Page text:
Customers can choose the cabin layout, including the option to divide the space into separate areas that can be decked out as an office, bedroom, galley or dining area. Exotic wood veneers and hand-stitched leather are among the many accouterments that buyers can select. Lighting and cabin temperature can even be controlled via one’s smartphone. Gulfstream
Because the cost of a high-end modern private aircraft may be tens of millions of dollars, lending for aircraft purchases is accompanied by a security interest in the aircraft, so that the aircraft may be repossessed in event of nonpayment. It is generally very difficult for borrowers to obtain affordable private unsecured financing of an aircraft purchase, unless the borrower is deemed particularly creditworthy (e.g. an established carrier with high equity and a steady cash flow).
The most economical option is chartering, which doesn't require any cash upfront (other than a deposit) through companies like Tradewind, Sentient, and Solairus, (which we took home from North Carolina). Of course, there are the old standbys like NetJets and Marquis, who sell fractional ownership (like 1/16th) of a single jet for upwards of $100K. One step down from that, pricewise, is the jet card, where you buy a set amount of hours from a company like Nicholas or Private Jet Services, and can use those hours for different planes. Then there are membership models like WheelsUp, where you pay $17,500 as an initiation fee to fly in their fleet, and then a $8,500 annual dues fee starting the second year. It's like a country club—only you're guaranteed access to a KingAir350i or Citation Excel / XLS instead of a golf course.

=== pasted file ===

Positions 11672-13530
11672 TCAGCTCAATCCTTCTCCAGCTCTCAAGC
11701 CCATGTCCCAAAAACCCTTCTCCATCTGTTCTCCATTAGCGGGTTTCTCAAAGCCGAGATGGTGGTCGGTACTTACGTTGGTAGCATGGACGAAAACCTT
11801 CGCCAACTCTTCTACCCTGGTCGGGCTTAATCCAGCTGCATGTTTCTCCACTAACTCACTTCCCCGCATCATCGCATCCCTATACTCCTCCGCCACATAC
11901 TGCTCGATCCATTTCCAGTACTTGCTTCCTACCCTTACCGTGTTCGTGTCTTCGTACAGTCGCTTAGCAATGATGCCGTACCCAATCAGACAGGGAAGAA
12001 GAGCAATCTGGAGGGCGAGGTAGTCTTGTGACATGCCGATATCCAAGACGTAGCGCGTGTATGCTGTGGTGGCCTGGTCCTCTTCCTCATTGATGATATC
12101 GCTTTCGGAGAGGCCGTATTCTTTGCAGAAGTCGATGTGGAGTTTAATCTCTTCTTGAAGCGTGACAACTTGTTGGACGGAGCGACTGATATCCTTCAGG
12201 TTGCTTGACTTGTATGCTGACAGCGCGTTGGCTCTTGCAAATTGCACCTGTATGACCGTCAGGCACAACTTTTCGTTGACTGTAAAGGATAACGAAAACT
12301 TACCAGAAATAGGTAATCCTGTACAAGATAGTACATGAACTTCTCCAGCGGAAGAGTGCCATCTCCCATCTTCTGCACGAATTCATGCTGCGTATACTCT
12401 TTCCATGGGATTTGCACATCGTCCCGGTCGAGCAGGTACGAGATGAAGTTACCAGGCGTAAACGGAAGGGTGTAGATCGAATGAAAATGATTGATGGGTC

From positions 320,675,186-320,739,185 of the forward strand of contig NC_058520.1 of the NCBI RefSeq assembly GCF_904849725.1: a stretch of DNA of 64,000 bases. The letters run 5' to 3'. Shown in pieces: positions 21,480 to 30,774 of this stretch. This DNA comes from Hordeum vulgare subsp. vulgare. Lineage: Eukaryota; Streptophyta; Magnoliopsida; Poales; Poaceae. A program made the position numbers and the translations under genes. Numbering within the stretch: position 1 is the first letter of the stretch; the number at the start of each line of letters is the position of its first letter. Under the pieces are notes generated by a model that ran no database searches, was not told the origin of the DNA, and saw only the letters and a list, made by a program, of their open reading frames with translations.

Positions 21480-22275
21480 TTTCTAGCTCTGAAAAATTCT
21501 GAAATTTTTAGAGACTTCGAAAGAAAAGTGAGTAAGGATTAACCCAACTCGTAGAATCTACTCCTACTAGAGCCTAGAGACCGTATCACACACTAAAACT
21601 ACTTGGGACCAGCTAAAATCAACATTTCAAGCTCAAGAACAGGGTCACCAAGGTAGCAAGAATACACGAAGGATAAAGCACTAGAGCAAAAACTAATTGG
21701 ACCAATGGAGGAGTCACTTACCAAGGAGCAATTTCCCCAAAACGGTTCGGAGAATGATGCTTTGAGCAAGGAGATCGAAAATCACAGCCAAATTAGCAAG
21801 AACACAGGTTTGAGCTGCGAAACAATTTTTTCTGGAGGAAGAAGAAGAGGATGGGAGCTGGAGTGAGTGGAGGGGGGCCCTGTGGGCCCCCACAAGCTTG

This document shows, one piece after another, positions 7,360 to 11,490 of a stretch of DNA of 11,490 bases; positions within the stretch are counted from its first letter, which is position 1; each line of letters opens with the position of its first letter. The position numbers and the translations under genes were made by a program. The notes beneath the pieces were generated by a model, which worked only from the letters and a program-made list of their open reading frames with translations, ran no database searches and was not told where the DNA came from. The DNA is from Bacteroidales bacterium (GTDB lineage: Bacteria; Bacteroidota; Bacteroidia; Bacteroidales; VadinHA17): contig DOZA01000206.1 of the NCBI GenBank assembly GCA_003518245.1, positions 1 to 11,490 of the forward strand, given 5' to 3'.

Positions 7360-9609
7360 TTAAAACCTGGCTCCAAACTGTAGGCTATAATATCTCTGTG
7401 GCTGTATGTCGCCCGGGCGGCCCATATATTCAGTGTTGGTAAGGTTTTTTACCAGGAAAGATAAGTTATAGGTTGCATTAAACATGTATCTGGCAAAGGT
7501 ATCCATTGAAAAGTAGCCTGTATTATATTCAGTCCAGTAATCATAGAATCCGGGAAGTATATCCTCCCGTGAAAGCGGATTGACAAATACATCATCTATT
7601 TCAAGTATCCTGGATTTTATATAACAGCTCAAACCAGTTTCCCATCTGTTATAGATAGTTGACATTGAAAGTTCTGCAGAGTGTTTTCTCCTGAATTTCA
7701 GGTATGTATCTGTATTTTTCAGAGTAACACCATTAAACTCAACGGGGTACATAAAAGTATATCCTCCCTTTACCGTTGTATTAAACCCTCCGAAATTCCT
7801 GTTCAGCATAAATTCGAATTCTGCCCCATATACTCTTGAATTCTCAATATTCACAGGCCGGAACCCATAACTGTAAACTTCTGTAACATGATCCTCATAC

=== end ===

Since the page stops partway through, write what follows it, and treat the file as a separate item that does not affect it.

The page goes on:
Privacy is one of the main advantages of a charter flight. Unlike a commercial flight, where travelers are herded through a crowded airport, having to undergo an intrusive security screening, passengers on a charter flight depart from a private facility known as an FBO. At most private airports, passengers can pull their cars right up to the plane.
The Bombardier Challenger 600 began as a proof-of-concept business aircraft design from American aircraft pioneer Bill Lear. The design was subsequently purchased by Canadair, the predecessor to Bombardier, in the late 1970s. Canadair further refined the design and certified the aircraft in 1980. The type really “took off,” so to speak, with the follow-on Challenger 601, introduced in 1983, which replaced its predecessor’s Avro Lycoming engines with modern General Electric CF43-1A turbofans designed for high-utilization commercial airline service.
Diener recommends checking out FlyVictor.com, as it compares the cost of private jet travel across different airlines. He says that JetSuite.com is the best known for last-minute deals. You may also want to consider having a broker do the heavy lifting for you, says Trance; brokers typically work on commission, so ask them what their commission is before booking and how you pay it, and tell them your all-in price tolerance ahead of time.
Charter operators own or manage private jets for multiple clients. Like traditional flight departments, charter companies handle all aspects of aircraft operation and maintenance. However, they are not aligned with just one corporation. They manage aircraft for a private owner or corporation and also handle the sales of available flight time on the aircraft they own or manage. Maintenance services can also be provided which typically include on-site or mobile repair, major and minor routine inspections, troubleshooting assistance away from base, avionics installation and repair, jet engine and battery service, interior modifications and refurbishment, Inspection Authority (IA) qualified inspectors, aircraft planning and budgetary projections, compliance with service bulletins, aircraft storage management, record keeping and management, technical appraisal of private jet purchases, leases and lease terminations, and Part 91 or Part 135 conformity inspections.